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a new plant because they are so on economic. not without a full government karen t by the taxpayers. nuclear power is a long-range troubled construction project. we have not had a new one ordered and opened since 1973. powerird is that nuclear represents a national security problem. it not only is uninsurable in the private market, but as a spentl security project, fuel rods and transportation vehicles carrying radioactive waste to who knows where -- we still do not have a permanent storage facility in america. those are all vulnerable points for sabotage. nuclear power is extremely costly. right now, the bulk of new
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electric generating capacity, installed as well, in the last year, was solar. arer power, wind power, going down in price. especially solar powers that are being put on roofs all over the country, especially in california. alsoal gas is coming in, tanking the nuclear power. nuclear power barons know that. why are we messing around with another potential disaster? aging plants, even hillary clinton and attorney general cuomo said they need to be shut down. they are near asked if -- active earthquake fault. people can hardly get out of
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town in rush hour. >> you talk about the left-right alliance. i am nothing left here. and therepublicans, former chief of staff for obama, started this lobbying agency. you might give it to the point of militarism? >> a lot of these coalitions are funded by the nuclear industry themselves. corporate, liberal convergence with conservative for years. that is what has driven this country into the ground. corporate liberals like the clintons and conservatives like john boehner, etc. the militarism part is another invitation for an emerging left-rigth alliance. barney frank, left, and ron libertarian, got together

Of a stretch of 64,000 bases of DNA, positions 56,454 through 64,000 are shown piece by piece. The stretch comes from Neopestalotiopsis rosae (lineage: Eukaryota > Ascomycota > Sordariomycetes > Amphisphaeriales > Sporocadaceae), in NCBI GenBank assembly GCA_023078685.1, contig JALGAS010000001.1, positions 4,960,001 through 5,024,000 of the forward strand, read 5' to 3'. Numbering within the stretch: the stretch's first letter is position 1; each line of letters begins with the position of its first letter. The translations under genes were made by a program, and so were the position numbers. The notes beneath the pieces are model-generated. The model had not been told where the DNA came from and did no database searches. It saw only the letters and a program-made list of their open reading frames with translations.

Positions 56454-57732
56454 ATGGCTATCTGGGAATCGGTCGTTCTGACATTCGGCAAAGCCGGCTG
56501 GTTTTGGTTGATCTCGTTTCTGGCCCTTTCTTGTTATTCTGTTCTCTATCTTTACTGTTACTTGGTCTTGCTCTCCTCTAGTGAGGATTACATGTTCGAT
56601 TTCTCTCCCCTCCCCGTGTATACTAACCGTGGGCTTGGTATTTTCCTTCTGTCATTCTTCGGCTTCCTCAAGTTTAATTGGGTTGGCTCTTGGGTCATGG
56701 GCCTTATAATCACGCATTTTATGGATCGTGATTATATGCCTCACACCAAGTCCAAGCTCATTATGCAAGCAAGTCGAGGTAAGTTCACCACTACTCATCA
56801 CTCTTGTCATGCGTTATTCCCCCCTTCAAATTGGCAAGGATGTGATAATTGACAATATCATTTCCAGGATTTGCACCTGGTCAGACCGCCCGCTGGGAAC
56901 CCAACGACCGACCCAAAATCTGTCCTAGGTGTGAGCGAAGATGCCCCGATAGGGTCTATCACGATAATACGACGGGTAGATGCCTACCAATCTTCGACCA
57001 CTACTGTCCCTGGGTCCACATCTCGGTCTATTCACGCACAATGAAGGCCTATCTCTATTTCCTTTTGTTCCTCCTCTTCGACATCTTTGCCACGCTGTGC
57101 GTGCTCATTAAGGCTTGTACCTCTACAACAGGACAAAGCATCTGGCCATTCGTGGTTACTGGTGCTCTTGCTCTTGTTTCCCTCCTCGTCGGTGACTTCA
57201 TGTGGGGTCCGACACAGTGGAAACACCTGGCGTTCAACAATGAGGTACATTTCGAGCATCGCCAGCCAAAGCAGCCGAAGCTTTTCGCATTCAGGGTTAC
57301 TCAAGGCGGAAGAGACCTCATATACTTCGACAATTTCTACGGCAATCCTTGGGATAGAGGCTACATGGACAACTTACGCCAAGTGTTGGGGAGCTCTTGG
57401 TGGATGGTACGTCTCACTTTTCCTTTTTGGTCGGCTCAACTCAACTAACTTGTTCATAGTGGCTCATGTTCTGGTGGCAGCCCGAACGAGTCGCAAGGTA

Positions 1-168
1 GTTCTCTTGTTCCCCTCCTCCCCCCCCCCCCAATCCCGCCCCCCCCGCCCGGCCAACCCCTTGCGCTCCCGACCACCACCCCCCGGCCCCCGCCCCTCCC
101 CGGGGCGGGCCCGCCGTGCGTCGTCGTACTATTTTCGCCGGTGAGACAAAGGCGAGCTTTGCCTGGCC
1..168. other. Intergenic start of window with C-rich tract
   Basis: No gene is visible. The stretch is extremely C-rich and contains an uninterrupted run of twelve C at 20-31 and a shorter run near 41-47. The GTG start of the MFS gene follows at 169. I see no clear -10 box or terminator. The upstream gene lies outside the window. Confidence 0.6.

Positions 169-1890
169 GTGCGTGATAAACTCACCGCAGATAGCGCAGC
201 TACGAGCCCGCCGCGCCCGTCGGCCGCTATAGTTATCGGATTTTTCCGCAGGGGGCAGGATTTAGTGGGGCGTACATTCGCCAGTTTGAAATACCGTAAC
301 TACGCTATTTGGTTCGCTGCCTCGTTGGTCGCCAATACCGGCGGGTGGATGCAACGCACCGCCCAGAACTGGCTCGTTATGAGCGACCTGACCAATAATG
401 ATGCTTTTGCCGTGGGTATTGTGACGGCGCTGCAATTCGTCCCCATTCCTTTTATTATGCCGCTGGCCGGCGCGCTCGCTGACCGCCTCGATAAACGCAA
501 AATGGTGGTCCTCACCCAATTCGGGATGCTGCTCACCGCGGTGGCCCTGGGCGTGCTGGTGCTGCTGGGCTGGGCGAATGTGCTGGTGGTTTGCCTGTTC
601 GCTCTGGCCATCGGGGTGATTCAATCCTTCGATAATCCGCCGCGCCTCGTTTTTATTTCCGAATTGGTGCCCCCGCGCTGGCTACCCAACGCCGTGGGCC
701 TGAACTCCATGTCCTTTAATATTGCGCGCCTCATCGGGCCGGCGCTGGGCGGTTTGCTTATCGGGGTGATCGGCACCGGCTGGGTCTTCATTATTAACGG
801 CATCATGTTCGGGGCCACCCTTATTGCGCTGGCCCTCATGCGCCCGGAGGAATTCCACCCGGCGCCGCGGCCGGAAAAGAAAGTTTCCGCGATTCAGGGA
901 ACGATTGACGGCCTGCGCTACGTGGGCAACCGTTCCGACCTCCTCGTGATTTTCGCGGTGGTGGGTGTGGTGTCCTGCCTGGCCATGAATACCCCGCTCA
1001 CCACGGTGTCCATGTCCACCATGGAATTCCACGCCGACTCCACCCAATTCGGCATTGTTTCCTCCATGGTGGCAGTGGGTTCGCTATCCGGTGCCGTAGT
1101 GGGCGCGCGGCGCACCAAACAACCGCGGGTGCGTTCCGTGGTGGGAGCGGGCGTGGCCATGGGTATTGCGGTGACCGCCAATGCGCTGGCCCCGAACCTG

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to develop a caucus against aborted military budget and the militarism that comes with it. that is an example of a far larger number of left-right convergence is being repressed by their leadership. it has other corporate campaign cash incentives in mind. what we are seeing here -- even after 9/11, there is a public opinion poll saying that we should not do war on afghanistan. we should pursue the backers of 9/11 and bring them to justice, but not this massive invasion. opinions, left-right polls have said we should get out of afghanistan. there is a large emerging left-right alliance against militarism. it was against the invasion of
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iraq by bush and cheney. you had over 300 retired generals and national security leaders speaking out against it before the invasion in march 2003. they were republicans and democrats. there is this huge, potential here to turn this country around. i do not sugarcoat the obstacles in this book. i go into them one after the other, how we can overcome them, and how we can establish a new political realignement. we have enough historical precedent. we have a breakthrough to the political and electoral sphere here. we can turn the country around. >> nader, thank you very much for being with us. a longtime consumer advocate, presidential candidate.
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>> coming up on "california country," meet some of the folks responsible for adding a little zest to our lives. then, what a chef wants, this man will find. tag along with us as we go on a produce pursuit in northern california. then, meet a farmer who is surrounded by his favorite things--his berries and his brothers. finally, think starting a vegetable garden is hard? our expert has advice to get you started and on your way to a homegrown meal in no time. it's all ahead, and it starts now. [captioning made possible by california farm bureau federation]